Welcome to my blog! I'm glad you're here.
Most writers are introverts. We work alone and seldom hear from readers. We know you like our work when it sells. I'm grateful to have had two bestselling books so far and for the wonderful fans, writers, and people in the publishing industry I've met.
Why Writers Need Reviews
Even though we work alone, writers crave feedback (even the ones who say they don't care). We need reviews because reviews help us find new readers. Reviews mean advertisers will let us pay for coveted spots in their newsletters or on their websites. Reviews mean Amazon and other retailers will show readers our books when someone searches for it. Good or bad, writers need reviews to find an audience. And we all love hearing from readers.
But that's rare. Most readers don't write reviews. I get it. We're busy. We're bombarded with information and asked to fill out surveys every time we do anything these days. And readers owe writers nothing. You've paid for a book, and that's the end of that.
Some of us are better at asking for reviews. Some writers hire publicity firms to handle this part of the business. Many writers are not introverts, and they build a network of friends, fans, and other writers who review their books for them, and some writers are so desperate for reviews that they pay for them.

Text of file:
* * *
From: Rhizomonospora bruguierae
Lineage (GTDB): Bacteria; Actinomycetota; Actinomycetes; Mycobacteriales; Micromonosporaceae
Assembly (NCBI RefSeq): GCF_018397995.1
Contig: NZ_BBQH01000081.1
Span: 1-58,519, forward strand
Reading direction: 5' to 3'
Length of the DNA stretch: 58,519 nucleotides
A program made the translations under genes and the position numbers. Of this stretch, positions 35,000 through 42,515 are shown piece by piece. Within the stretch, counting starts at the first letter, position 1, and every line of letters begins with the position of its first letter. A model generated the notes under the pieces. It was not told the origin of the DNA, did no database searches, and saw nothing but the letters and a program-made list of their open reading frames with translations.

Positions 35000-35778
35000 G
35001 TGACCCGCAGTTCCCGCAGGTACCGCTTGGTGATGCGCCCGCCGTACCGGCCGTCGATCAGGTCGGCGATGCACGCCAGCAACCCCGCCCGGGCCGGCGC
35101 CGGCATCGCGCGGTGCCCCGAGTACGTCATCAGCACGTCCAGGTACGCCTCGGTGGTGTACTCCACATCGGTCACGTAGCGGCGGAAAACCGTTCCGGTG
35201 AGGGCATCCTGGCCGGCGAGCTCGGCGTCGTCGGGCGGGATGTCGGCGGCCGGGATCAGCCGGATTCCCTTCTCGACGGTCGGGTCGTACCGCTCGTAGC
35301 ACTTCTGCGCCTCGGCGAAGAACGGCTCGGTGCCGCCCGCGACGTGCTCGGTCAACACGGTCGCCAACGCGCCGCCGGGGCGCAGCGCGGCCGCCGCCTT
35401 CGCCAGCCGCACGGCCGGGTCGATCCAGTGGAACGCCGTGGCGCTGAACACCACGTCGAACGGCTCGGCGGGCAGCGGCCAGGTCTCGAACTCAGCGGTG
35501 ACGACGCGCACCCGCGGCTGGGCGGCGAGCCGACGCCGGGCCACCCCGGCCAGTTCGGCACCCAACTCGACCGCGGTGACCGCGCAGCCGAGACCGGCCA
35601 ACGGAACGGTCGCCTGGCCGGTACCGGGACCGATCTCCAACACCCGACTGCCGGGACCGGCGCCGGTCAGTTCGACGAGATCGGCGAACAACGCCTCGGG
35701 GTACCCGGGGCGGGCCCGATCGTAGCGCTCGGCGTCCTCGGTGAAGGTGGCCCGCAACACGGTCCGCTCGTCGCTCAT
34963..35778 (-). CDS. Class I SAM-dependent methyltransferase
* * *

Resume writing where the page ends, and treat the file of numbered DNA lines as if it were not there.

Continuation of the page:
I'm not going to do that. Ever. I'd rather have no reviews than pay or beg for a dishonest 5-star review. Hell, I can't even get my mother to write a review for one of my books (probably because I've never asked her to do it). And, technically, it's against the "rules" at most booksellers to have friends, family other writers, or even just people you know casually or met at a book club meeting, write a review for you. Ridiculous, but true. So I thought I'd try something different this year.